w t % ( C 2 in C 2 + ) = n 2

X 100

∑i=2

X i M Wi

X 1M W

w t % ( C 1 in C 1 + ) = n 1

X 100

∑ i =1

X i M Wi

Copyright 2003 by Faruk Civan 32

Separator Calculations

Interpolation on the Standing-Katz

density chart )’

C2 C2

)

t% t%

( w (w

C2)”

%

(wt

(Any Pc3+ t%

C1)’

)

( w C1

proper (w

t%

C 1)” P ’st

%

scaling) (wt P st=?

P”st

L’ L L”

Copyright 2003 by Faruk Civan 33

Separator

Calculations

Refer to the previous chart

L − L" L '− L "

= ⇒ L=?

( wt % C 2 ) − ( wt % C 2 )" ( wt % C 2 )' − ( wt % C 2 )"

L ' , and L" calculated from :

ρ C 3 + = a + b × L , for

( wt % C 2 )' , and ( wt % C 2 )" , respective ly

ρ st − ρ st " ρ st '− ρ st "

oil

= ⇒ ρ st Oil = ?

( wt % C1 ) − ( wt % C1 )" ( wt % C1 )' − ( wt % C1 )"

ρ st = c + d × L Copyright 2003 by Faruk Civan 34

Separator

Calculations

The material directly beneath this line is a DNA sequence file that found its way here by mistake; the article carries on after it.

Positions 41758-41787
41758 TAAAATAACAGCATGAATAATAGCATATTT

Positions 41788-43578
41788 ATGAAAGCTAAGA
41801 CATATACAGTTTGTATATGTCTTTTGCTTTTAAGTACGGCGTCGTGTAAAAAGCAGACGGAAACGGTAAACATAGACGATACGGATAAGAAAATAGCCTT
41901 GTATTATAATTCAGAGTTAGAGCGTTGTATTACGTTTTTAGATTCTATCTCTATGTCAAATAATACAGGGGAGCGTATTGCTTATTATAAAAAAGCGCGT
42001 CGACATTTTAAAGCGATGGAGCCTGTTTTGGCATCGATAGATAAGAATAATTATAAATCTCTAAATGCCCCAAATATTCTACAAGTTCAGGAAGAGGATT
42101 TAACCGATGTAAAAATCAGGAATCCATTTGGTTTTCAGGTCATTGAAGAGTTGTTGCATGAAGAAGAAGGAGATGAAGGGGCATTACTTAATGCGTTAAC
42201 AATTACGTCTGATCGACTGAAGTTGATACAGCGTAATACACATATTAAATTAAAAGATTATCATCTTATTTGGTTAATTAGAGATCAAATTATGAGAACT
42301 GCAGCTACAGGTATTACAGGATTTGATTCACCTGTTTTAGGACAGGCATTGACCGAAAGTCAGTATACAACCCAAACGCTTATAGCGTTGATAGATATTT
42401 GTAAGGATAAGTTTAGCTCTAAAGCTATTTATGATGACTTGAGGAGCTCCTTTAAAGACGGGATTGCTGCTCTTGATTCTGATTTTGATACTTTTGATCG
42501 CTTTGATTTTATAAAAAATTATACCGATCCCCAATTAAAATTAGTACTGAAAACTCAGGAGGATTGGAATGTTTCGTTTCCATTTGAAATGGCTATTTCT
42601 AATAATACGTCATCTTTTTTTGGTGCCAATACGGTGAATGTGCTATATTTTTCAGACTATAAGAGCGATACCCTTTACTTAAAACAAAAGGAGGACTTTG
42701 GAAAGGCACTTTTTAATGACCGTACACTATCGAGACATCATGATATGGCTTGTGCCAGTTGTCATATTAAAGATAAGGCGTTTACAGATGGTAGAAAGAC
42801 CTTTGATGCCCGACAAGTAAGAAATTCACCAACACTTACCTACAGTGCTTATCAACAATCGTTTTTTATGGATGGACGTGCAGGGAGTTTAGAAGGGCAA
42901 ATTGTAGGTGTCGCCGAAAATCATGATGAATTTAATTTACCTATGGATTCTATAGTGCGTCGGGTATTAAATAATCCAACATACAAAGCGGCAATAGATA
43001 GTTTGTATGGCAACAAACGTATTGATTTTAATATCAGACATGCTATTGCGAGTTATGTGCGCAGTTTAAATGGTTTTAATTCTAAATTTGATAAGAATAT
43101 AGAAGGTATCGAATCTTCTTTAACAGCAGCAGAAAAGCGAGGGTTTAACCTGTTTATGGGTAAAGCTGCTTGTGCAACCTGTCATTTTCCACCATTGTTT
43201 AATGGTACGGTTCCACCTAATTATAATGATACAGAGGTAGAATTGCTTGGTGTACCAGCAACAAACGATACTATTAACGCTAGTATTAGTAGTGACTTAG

c. Stack-tank oil gravity

ρ st 141.5

γ st = Oil

⇒ API = −131.5

Oil

ρH O

2

γ st Oil

Separator

Calculations

Step 5: Calculate gas-to-oil ratio

ngT × ∀m

RT =

nstOil × MWstOil

ρst Oil

Separator

Calculations

Step 6:

Calculate the density and molecular

weight of the reservoir liquid at

reservoir conditions.

Same as the procedure given in step 4

(a) and (b), however part (c) is

calculated differently.

Copyright 2003 by Faruk Civan 37

Separator

Calculations

c. Density corrections

∆ρ ' ζ ' = TorP

∆ρ −∆ρ" ∆ρ'−∆ρ" ∆ρ ζ

ζ −ζ" ζ '−ζ"

ρP,Ts

=ρ Ps ,Ts

+(ρ P,Ts

−ρ ) = ρ

P,T Ps ,Ts

+ ∆ρ ρ

s s s

Separator

Calculations

Step 7: Calculate formation volume

factor n1M W R

ρ

Bo = R

n st M W st

ρ st

be done using a Newton-Raphson or

any other appropriate method. The

remaining calculations can be done

by hand. Copyright 2003 by Faruk Civan 39

Newton-Raphson Solution

Start

Ki = ( 1 )10 ( a + cF )

, i = 1, N

P sep